As you progress, you might already be able to narrow down the list of vendors you started with. Once you have enough confidence in one or two solutions, you want to validate them by running a POC.

Running a POC

Why is it Important to Run a POC?

The purpose of a POC is to verify that the solution works as you expect. In the POC, you can test specific scenarios relevant to your project and raise more questions. At this stage, you should have a technical contact person from the vendor who can assist you with any issues or questions. It's in the vendor's best interest to make this phase successful. Once the purchase is completed, you won't have this contact and will be directed to the support team.

There may be some limitations to the solution that you can't overcome. So you’ll need to determine if such limitations are things that you can live with.

Another aspect you get to validate in the POC is the integration with the rest of your application. You want the integration to be simple, and the solution to be as decoupled as possible from your application. This will make it easier to switch solutions in case you need to do so in the future. For example, switching to a different solution is simpler when using a standard authentication protocol such as OpenID Connect.

Planning the POC

When you plan the POC, be sure to focus on the aspects that will give you confidence in the solution. This is important, as you don't want to invest too much time if the solution ends up not being a good fit for you.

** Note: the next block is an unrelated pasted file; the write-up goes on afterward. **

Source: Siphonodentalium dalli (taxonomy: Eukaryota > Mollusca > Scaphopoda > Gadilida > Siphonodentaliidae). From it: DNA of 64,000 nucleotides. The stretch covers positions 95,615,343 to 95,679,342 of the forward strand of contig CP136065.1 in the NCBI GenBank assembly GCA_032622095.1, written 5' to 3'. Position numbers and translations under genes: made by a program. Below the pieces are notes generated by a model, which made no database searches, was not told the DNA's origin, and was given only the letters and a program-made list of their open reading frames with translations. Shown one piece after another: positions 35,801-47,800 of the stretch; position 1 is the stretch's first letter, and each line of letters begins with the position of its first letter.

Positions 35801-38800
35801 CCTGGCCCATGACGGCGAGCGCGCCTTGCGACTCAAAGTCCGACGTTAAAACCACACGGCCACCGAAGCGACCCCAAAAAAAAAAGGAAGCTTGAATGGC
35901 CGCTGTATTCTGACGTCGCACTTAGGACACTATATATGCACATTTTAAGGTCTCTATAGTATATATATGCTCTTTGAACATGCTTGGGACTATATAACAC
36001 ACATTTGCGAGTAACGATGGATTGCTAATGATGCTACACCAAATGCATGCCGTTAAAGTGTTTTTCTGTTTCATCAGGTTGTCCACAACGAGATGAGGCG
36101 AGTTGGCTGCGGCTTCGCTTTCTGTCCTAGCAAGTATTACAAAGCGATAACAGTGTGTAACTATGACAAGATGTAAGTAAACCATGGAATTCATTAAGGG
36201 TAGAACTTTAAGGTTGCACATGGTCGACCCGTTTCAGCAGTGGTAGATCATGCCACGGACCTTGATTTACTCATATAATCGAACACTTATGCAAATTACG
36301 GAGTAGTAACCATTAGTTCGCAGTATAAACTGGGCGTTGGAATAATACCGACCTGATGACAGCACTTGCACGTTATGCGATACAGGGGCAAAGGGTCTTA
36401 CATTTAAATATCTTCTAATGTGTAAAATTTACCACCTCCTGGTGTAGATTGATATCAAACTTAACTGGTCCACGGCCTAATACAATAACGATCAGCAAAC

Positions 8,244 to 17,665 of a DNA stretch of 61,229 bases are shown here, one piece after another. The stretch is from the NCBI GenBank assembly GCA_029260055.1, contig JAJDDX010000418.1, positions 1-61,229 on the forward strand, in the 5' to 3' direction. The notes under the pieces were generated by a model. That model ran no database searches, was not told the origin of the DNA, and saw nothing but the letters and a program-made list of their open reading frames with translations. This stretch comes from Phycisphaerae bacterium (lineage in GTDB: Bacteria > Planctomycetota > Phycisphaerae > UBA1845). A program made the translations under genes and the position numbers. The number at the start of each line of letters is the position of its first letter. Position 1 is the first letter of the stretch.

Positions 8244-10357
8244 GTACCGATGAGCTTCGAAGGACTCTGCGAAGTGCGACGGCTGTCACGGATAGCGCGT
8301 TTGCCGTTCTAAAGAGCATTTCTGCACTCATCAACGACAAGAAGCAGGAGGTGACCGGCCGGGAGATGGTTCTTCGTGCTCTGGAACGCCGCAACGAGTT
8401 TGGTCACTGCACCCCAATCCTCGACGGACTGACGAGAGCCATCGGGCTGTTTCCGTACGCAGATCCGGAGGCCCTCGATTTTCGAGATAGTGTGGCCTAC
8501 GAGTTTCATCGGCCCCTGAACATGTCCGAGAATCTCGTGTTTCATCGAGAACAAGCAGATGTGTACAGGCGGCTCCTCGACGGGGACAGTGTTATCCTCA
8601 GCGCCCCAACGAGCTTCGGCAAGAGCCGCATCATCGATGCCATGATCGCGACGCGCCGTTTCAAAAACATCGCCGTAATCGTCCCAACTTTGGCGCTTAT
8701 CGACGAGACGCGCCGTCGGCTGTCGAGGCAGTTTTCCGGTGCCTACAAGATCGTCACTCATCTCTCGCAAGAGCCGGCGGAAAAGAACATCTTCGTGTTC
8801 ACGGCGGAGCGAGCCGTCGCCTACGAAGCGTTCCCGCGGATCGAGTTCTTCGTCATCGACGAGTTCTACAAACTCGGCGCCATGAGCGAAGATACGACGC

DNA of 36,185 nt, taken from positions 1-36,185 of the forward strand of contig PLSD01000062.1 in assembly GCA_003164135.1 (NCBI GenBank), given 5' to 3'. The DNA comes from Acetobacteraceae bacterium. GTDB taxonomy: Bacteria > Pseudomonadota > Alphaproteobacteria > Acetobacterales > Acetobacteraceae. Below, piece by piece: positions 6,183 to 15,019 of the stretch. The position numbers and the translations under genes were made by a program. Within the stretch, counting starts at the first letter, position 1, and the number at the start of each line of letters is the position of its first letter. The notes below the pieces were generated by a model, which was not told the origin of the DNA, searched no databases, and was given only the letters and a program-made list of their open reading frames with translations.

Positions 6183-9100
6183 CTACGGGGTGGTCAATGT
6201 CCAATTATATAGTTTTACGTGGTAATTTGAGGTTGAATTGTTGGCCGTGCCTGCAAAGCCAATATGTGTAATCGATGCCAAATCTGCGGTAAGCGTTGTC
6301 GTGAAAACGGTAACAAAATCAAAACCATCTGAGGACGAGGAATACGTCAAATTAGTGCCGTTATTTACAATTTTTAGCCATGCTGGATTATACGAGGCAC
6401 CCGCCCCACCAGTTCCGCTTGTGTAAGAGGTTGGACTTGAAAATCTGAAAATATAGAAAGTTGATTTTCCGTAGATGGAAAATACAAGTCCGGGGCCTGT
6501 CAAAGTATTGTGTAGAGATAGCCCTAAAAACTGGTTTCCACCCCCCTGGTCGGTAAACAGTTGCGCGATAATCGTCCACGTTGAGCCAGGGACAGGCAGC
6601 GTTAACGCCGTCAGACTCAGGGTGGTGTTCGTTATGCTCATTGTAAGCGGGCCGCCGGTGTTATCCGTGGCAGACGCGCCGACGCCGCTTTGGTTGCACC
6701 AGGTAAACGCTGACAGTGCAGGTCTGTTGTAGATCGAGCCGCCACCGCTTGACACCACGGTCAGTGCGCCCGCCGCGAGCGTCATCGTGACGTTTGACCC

The result of the POC can be in the form of a small demo application where you can demonstrate the different flows. It helps to list out the flows and scenarios you want to verify and demonstrate.

At the end of the POC, you will be able to demonstrate the main flows, such as:

  • User management operations, like create/delete
  • Login/logout
  • Password reset
  • MFA setup and login
  • SSO setup and login

Note that in the case of multi-tenancy, you should demo the flows in the context of a tenant. 

Confidence in the Process

With the demo in hand, you will be able to demonstrate the value of the solution to the stakeholders at your company.  The process of choosing and validating a third-party solution is just the starting point of your project. 

However, understanding the procedure and its different stages will provide you with confidence going into the process and will reduce the risk of making critical mistakes along the way. 

I hope you enjoy the quest to find the best authentication solution for you!

Orli Solomon
About the Author

Orli Solomon

Orli Solomon is a full-stack developer with 17 years of experience. She has experience developing multi-tenant applications in the cloud in a microservices architecture. She is curious and loves every development aspect, from DevOps-related tasks to back-end and front-end development.